The Sublette County Journal
Volume 5, Number 18 - 12/28/00
brought to you online by Pinedale Online
The Green River Land Trust was formed last summer
by Rob Shaul
The Green River Valley Land Trust (GRVLT) will get its official 501(c)(3) tax-exempt letter from the IRS in January or February says Executive Director Rod Rozier of Pinedale. This will allow the young organization to begin fundraising efforts and start it on the path to full independence. Currently, the GRVLT is in a partnership with the Jackson Hole Land Trust and Nature Conservancy.
These two organizations have and will continue to assist the GRVLT with legal counsel and other organizational support, says Mr. Rozier. Also, until the GRVLT is firmly established, these two older and larger organizations will work with the local land trust to monitor new and existing conservation easements in Sublette County.
The GRVLT has enough private funding to last three years at an operational funding level of $70,000 - $80,000, says Mr. Rozier. The land trust has been managing a "quiet" fundraising campaign throughout 2000. He hopes to embark on a public fundraising campaign once the GRVLT receives the tax-exempt letter from the IRS.
Looking into the future, the land trust must fundraise for a "stewardship" fund says Mr. Rozier. Conservation easements are written to last into "perpetuity," or forever. The land trust's responsibility is to monitor the easement, to ensure the landowner is meeting the terms. For this reason, funds must be set aside to cover any cost associated with monitoring the easement.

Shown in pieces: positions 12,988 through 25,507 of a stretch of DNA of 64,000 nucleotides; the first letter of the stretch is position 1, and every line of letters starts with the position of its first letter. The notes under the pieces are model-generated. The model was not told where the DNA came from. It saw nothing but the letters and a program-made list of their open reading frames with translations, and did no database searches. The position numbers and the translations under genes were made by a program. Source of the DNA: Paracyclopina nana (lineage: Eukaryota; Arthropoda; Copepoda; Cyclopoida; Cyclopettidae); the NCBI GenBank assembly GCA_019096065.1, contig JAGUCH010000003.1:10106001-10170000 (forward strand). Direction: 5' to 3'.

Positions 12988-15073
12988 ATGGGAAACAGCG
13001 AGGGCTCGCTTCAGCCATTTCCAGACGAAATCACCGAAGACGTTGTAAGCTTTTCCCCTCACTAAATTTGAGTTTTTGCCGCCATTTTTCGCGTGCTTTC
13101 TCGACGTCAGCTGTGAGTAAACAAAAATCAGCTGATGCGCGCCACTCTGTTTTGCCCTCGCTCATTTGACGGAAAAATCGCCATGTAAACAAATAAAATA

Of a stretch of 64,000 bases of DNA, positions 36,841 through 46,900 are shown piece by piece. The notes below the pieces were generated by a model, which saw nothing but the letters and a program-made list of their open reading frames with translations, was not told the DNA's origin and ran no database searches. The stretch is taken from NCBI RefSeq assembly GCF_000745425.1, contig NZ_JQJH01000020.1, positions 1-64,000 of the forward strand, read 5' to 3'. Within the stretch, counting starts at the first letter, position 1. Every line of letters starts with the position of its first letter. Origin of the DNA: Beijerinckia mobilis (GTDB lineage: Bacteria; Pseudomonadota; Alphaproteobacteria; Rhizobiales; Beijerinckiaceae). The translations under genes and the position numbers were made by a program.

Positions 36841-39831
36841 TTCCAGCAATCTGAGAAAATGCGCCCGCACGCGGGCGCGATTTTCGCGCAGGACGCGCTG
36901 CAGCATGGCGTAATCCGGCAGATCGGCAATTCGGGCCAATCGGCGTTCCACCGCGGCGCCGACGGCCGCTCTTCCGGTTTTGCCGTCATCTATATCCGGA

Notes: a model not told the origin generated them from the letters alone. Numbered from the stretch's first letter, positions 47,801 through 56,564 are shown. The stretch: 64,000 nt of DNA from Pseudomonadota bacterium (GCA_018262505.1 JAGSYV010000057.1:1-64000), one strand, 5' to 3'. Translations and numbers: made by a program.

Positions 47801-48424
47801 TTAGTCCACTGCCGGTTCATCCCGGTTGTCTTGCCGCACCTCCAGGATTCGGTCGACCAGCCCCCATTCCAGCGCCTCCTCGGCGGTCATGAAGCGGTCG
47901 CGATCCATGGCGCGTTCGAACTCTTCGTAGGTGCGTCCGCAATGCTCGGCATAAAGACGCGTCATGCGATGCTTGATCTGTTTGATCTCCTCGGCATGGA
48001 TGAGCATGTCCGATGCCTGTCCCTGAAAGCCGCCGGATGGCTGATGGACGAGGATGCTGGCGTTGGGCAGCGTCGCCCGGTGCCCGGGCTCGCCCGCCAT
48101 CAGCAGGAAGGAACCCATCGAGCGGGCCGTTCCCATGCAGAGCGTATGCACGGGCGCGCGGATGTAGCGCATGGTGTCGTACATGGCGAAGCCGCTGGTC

The GRVLT also wants to create an endowment to ensure operational funding into the future and to find local sources for legal advice and appraisals.
Types of Landowners
There are three types of landowners in Sublette County the GRVLT wants to target for possible conservation easements, explains Mr. Rozier. The first is "seasonal ranchers" or ranchers who have purchased a ranch and plan to keep it in agriculture, but also purchased the ranch for recreation. Generally, these ranchers don't work on the ranch, but only visit. They make their living from another source of income.
Rod says the GRVLT has already contacted many of the seasonal ranchers in Sublette County through networking or direct calls from himself or board members. Mr. Rozier has found that many of the seasonal ranchers are well educated about conservation easements before they receive a call from the GRVLT.
Family ranchers are the second type of landowner Mr. Rozier identifies. These are the traditional, family ranchers in Sublette County who live on their ranches year round, and earn their living from agriculture.
There are several family ranchers on the board of the GRVLT, including Kip Alexander, John J. Chrisman and Stan Murdock. Mr. Rozier says the family ranchers on his board are the people contacting other Sublette County family ranchers about the services offered by the GRVLT.
Contrary to the seasonal ranchers, Rod says many of the family ranchers are not very well educated about the details and possibilities of conservation easements. "Although easements have been around for a long time, it's a relatively new tool to be used in the West," says Mr. Rozier. He estimates that the first conservation easement ever to go into effect in Sublette County occurred in 1993 - just eight years ago.
Many traditional family ranchers are outwardly suspicious of conservation easements for two reasons. First, they fear restrictions of their private property rights. Second, many of the environmental organizations, such as the Greater Yellowstone Coalition, push conservation easements, and at the same time take public positions in opposition to federal lands grazing.